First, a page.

"The trip to Cancun was amazing and so beautiful," said Costic. "We will be forever grateful for the experience. The auto show has been the biggest part of my life so far, and will be for as long as they will have me!"
Profile: Pittsburgh International Auto Show
Feb. 17-20, 2017
David L. Lawrence Convention Center
330,000 square feet
$12, Adult; $10, Seniors; $10, Military; $6, children (6-16)
Fri.-Sat., 10 am-10 pm; Sun.-Mon., 10 am-6 pm.
Greater Pittsburgh Automobile Dealers Association
ATAE John Putzier|
CEO, Greater Pittsburgh Automobile Dealers Association
The Twin Cities International Auto Show started strong, in what show director Mary Velline
called a "bang-out" weekend.
"We had very strong attendance going into the show and we were feeling really good about it," she said.
And then a good size storm plus competition with St. Patrick's Day slowed things down, the result being a modest one percent increase from last year.
But that didn't mute the enthusiasm of dealers, said Velline, who works with ATAE Scott Lambert
of the Minnesota Auto Dealers Association.
"The (sales) push after the show was positive," added Velline.
This show is, in addition to its "two cities" stance (there was a time when the show alternated between calling itself "St. Paul" and "Minneapolis"), is one that is decidedly Midwest in its focus.
"We have a good demographic here from the perspective of vehicle buying," said Velline. "The auto show reflects that. We capitalize on who we are and try to show off the weather and focus on the needs our buyers have throughout the show."
That includes the return of a special feature—a complete second floor of the convention center devoted to trucks and the various scenarios buyers are likely to want to put them through.
In its debut year, Toyota was the exclusive sponsor but this year it was Ram trucks that were front and center.
"It was a huge display," said Velline, who added that the fact that 70 percent of vehicle sales in Minnesota are trucks makes a display like Seasons a big deal indeed.
Velline is still unsure who will sponsor the display in 2018.
Vendors returning to the show include Waldoch
, which does "upfitting" on various brands of trucks, and Automotive Concepts
, a firm that provides a diverse offering of automotive accessories and vehicle customization services.
"Both of those will be back next year," said Velline.
Another feature of the show was the "Electric" room that included all-electric and hybrid vehicles (although a plug-in was required to qualify for the display).
"People are searching for information about electrics and this was a great opportunity to provide them with what they're looking for, even if it's just insights into what might be available down the road," said Velline. "It was fun to watch the crowd."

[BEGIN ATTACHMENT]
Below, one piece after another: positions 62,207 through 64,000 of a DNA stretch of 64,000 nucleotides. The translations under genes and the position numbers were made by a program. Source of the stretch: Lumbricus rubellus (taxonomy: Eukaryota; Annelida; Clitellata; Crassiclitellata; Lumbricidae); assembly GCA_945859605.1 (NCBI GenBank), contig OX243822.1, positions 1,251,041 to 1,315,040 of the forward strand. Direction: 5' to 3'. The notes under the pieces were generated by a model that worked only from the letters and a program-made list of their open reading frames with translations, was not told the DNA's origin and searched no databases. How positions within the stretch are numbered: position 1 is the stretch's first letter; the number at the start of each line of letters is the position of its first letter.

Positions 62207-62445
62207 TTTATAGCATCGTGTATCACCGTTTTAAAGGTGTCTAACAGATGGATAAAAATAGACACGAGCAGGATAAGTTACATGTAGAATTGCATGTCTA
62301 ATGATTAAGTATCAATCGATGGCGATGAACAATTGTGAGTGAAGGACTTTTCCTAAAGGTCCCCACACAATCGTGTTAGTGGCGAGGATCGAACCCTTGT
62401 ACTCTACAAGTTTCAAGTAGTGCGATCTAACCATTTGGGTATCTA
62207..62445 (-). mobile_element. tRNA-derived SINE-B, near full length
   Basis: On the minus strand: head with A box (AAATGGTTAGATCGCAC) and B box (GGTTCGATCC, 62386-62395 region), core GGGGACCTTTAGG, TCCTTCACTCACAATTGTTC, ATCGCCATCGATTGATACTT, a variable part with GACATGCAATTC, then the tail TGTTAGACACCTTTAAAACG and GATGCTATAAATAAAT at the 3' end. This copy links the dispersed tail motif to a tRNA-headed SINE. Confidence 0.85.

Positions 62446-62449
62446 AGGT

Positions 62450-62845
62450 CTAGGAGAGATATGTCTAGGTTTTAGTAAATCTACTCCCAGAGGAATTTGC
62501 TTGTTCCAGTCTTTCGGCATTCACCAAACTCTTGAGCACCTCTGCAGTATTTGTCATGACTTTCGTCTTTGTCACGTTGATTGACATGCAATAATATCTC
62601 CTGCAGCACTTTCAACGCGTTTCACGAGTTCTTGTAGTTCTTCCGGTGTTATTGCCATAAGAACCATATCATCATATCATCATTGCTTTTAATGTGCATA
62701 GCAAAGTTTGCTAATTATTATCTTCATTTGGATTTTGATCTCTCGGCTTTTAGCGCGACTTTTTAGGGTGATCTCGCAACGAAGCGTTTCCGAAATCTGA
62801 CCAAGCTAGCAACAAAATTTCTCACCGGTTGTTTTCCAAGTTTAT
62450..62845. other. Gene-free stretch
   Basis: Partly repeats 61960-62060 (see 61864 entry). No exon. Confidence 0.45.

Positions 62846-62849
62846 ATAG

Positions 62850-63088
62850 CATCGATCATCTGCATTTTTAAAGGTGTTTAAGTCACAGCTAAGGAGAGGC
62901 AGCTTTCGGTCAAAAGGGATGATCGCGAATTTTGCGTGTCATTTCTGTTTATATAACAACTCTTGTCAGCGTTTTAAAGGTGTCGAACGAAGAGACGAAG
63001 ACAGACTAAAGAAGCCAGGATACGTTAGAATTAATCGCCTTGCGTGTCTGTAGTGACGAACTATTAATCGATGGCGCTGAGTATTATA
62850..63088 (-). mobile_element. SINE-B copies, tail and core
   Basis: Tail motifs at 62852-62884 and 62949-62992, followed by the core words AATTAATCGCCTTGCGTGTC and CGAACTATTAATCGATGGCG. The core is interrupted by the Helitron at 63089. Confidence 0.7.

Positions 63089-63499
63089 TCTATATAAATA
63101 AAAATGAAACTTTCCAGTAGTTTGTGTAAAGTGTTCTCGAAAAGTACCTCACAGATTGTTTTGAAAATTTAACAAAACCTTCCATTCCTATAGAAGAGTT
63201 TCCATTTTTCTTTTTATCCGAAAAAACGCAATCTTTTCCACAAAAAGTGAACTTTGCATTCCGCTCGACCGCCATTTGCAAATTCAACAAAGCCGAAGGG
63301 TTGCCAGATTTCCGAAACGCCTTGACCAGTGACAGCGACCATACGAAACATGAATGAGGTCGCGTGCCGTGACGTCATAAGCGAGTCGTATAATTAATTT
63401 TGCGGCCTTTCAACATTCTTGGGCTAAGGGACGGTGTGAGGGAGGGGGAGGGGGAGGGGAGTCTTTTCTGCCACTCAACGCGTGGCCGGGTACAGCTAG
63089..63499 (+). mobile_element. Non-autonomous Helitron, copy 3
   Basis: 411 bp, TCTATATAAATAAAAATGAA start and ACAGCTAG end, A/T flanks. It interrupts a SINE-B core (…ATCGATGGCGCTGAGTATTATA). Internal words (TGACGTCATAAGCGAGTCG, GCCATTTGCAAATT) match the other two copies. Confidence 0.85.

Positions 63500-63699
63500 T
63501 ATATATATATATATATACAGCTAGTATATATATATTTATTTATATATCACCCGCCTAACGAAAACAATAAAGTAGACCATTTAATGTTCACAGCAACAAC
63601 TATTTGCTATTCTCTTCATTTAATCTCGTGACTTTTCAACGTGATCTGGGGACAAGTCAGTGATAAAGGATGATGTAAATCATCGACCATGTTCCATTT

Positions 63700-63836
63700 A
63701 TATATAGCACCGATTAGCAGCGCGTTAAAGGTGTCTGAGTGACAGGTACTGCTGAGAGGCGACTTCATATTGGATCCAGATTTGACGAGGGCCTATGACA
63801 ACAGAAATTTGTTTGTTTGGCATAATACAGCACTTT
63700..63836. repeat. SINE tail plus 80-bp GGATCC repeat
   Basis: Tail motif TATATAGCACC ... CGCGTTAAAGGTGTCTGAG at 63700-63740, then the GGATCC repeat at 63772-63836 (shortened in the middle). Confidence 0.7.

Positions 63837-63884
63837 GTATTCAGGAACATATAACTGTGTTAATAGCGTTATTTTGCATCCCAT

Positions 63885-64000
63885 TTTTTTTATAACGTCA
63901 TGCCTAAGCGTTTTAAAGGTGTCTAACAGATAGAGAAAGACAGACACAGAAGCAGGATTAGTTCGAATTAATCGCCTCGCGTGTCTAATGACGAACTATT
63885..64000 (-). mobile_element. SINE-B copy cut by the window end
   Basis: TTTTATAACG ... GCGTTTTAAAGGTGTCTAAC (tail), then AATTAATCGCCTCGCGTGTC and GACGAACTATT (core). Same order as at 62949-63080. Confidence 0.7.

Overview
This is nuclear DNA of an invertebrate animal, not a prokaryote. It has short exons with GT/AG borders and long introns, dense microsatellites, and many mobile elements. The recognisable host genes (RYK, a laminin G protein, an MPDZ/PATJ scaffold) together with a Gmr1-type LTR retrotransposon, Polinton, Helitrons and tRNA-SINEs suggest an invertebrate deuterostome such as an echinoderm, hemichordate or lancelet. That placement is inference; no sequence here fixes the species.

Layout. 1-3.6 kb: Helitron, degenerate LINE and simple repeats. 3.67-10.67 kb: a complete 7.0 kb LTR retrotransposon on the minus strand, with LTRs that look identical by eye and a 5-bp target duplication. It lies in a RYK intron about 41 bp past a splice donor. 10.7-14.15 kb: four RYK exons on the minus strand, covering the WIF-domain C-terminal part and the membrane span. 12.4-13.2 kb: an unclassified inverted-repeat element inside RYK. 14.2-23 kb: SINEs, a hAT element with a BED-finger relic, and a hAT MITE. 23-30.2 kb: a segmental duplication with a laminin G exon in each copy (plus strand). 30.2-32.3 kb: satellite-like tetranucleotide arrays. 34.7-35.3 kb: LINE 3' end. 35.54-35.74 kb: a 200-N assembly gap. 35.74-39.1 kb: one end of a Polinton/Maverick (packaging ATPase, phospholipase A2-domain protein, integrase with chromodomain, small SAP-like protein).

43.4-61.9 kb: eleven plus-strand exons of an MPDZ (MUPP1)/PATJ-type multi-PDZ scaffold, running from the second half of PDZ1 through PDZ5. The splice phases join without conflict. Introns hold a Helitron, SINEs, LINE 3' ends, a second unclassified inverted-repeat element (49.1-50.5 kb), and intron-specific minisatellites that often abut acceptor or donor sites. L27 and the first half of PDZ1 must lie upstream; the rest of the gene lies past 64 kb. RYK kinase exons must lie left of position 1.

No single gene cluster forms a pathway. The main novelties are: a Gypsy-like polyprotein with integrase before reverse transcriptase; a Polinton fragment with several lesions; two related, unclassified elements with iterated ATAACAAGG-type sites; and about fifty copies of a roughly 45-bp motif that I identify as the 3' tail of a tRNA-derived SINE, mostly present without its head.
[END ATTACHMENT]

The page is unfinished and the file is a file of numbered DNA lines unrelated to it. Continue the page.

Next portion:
Profile: Twin Cities Auto Show
March 11-19, 2017
Minneapolis Convention Center
450,000 square feet
$10, Adults; $10; Junior (age 11-15), $5; Children under 10, FREE
Sat.: 10 am-10 pm; Sun.: 10 am-7 pm; Mon., Tues., Thurs.: 4 pm-10 pm; Wed., Fri.: 10 am-10 pm.
Greater Metropolitan Auto Dealers Association of Minnesota, Inc.
Mary Velline, Show Director
When it comes to the Vancouver International Auto Show, a 13 percent increase in attendance and a 25 percent increase in Ride and Drive participation may be just numbers, but there's a story behind the improvements and Jason Heard, the show's executive director, is the one to tell it.
"We have a very good fan base, but it's been through Facebook activations and contesting that we are able to continue to drive eyeballs to the website and to the show," he said. "These initiatives are paying off for us and we're thrilled with the results."
Heard says he can't overemphasize the impact the social media strategy is having, largely because of the ability to directly target specific audiences.
"The engagement that we're seeing is something that we couldn't replicate through traditional media."
At the same time, Heard, who works with ATAE Blair Qualey
at the New Car Dealers Association of British Columbia, said help from his partners, including the Laura Ballance Media Group
and the Torch Agency
, both Vancouver based, provided a strong combination of traditional and online media penetration.
"We're obviously pleased with the results and plan to continue to go in that direction and have fun with it," said Heard.
At the show, having exotics and "must see" vehicles, such as a $12-million Ferrari and the Ford GT as just two examples, set the stage for a robust vehicle showcase.
Other examples of vehicles shown were a Darth Vader helmet car and the Bone Shaker, both full scale representations of vehicles popularized by Hot Wheels.
"They really were tons of fun for our visitors," notes Heard.
Also featured this year was a 1937 Cord that brought with it an amazing story
of an armor plated vehicle that was first intended to protect the famed Huey Long, once governor of Louisiana before serving as a senator. Unfortunately, Long was assassinated before the vehicle was delivered.
The vehicle had a fitful history, first being passed to the U.S. Coast Guard, whose leadership used the vehicle for several years, and ultimately being sold to a naval executive who barely had time to drive it before being killed in the Second World War.